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Judge gives ex-OU football player 5 years for scheme that bilked $870,000 out of investors, says ‘I would have gone more’ | Courts

A former University of Oklahoma football player who dreamed of being a country music star was sentenced to prison Thursday after pleading guilty to charges related to phony business ventures that bilked investors out of more than $800,000.

U.S. District Judge John Dowdell ordered Timothy Paul “T.J.” Hamilton Jr., 32, to serve five years in federal prison, telling the defendant he wanted to sentence him to more time behind bars.

“The government limited me to five years,” Dowdell said. “I would have gone more.”

Hamilton pleaded guilty in September in an agreement with prosecutors to one count of conspiracy to commit wire fraud.

Hamilton’s parents, whose son admitted were in on the scheme, were both sentenced Thursday to three months’ home confinement and three years of supervised release.

As part of an agreement with prosecutors, Timothy Paul Hamilton, 56, and his wife, Gena Catherin Hamilton, 54, pleaded guilty in September to lying to a bank in 2011 about their income in order to get a loan to purchase a Cadillac.

Prior to being sentenced, T.J. Hamilton apologized to his victims.

“I know what I did was wrong,” T.J. Hamilton said. “I messed up. I messed up bad, your honor.”

The son, in his plea agreement, admitted to falsely telling investors that he had signed up sport stars Blake Griffin and Sam Bradford to endorse anti-acne sporting apparel. Hamilton also admitted to falsely claiming he had obtained a patent on the technology that supposedly used gold thread in the apparel, among other false claims.

“T.J. Hamilton’s extravagant and indulgent lifestyle was fraudulently built on the financial savings of those who believed in him,” said U.S. Attorney Trent Shores, in a statement. “Hamilton persuaded investors to part with their money by exploiting his status as a former University of Oklahoma football player, using his church connections, making a false claim that he was a chemical engineer, and through bogus endorsements of his products supposedly from former University of Oklahoma athletes.

“Hamilton repeatedly lied to 18 investors in order to bilk them out of almost $900,000. He compounded his crime by lying under oath in civil suits brought by those same investors in order to conceal his crimes. His scheme had a severe impact on the victims, most notably a widow who lost her life savings. In court today, T.J. Hamilton faced those he lied to and cheated. He now has to deal with the consequences of his criminal actions.

A federal grand jury in August 2016 named the father and son in an initial 11-count indictment that included allegations the pair conspired to commit wire fraud and conspiracy to engage in unlawful monetary transactions that involved the phony sports apparel line and another business selling nutritional supplements.

Gena Hamilton was added to the charges in an April 2017, 66-count superseding indictment that included allegations all three conspired to commit wire fraud. A grand jury named the three in a second superseding indictment in July 2017 that alleged one conspiracy count, 64 counts of wire fraud, one count of conspiracy to engage in unlawful transactions and nine counts of engaging in unlawful transactions.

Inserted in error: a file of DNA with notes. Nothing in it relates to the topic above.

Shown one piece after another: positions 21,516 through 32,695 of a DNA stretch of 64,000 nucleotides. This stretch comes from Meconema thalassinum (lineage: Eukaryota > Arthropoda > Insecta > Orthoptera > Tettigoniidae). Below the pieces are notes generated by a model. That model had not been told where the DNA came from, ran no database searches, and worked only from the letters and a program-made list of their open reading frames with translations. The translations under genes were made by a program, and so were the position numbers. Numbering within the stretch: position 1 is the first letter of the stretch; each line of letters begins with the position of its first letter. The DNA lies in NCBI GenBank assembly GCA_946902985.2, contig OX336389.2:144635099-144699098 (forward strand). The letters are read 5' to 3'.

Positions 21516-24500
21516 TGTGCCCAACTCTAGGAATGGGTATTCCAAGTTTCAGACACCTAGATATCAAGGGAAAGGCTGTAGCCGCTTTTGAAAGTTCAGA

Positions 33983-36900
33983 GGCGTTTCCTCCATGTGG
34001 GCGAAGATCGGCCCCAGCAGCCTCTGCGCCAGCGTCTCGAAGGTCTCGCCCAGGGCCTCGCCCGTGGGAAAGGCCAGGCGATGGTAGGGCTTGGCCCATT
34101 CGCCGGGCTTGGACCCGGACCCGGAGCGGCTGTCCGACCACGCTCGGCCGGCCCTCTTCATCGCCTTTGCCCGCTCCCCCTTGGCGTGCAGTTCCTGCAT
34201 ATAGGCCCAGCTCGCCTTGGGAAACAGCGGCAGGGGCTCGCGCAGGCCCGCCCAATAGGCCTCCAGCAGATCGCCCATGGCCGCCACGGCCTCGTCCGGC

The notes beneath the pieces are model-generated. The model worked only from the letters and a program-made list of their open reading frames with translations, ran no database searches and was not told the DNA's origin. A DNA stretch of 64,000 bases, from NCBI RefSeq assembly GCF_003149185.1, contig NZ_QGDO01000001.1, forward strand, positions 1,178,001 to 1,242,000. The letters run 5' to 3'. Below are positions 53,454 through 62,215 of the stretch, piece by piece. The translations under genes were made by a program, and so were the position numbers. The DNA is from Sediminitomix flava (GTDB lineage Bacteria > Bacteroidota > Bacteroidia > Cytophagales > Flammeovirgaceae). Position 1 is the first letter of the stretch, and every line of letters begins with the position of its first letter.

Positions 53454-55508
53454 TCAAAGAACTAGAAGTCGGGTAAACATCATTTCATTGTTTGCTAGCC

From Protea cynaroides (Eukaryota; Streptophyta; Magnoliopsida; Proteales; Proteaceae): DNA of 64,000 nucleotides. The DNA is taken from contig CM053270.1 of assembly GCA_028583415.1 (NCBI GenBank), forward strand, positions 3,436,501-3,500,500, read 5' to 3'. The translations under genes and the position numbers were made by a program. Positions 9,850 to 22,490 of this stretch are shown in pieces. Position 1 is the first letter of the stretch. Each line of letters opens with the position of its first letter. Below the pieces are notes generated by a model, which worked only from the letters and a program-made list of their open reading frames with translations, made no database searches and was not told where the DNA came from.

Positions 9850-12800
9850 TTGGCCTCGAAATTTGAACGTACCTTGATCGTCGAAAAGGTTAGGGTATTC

Prosecutors, in a sentencing memorandum filed Dec. 3, recommended T.J. Hamilton be sentenced at the upper end of the sentencing guideline range of 37 months to 46 months in prison for a series of ventures “founded on lies.”

The Hamiltons “frittered away” some $869,300 that was received from investors “on a lifestyle about which TJ Hamilton and his parents could otherwise only dream,” the government said in a sentencing memorandum.

The Hamiltons used investor funds to finance shopping trips, expensive meals and trips to other cities, according to prosecutors.

One Las Vegas trip cost $32,000, which included a $10,000 wedding gift to a friend, according to the sentencing memo.

Trips to Nashville, where T.J. Hamilton pursued what prosecutors said was his “country music mirage,” racked up over $22,000 in expenditures, the memo states.

Investor funds were also spent on $500 meals at restaurants and on shopping trips including a $4,086 tab at an Apple store.

“TJ Hamilton’s rampant narcissism is symbolized by a picture taken while he partied in Las Vegas at investor expense,” the memo continued. “He booked a top-tier suite at The Palms resort where, from high above the city of fantasy, he could wade like a prince in the waters of an enchanting pool to gaze at the landscape of his dreams below.”

Meanwhile, attorneys for T.J. Hamilton said their client didn’t start the two businesses with the “sole purpose of defrauding investors.”

Rather, according to court presentencing papers filed on his behalf, Hamilton’s “legitimate business ideas” were sidelined when startup funding fell through.

Hamilton then began pursuing funding through individual investors with a series of lies regarding endorsement contracts and other business deals, the defense document states.

In the end, Hamilton “was selling nothing but blue sky and then with promises that simply could not be fulfilled,” according to a motion for a nonguideline sentence for T.J. Hamilton.

In the end, Dowdell departed from the recommended sentencing guidelines and ordered a five-year prison term sentence.

In addition to the prison term, T.J. Hamilton was ordered to serve three years of post-custody supervision and make restitution totaling $869,300 to 18 investors. The amounts owed range from $8,000 to $202,000.

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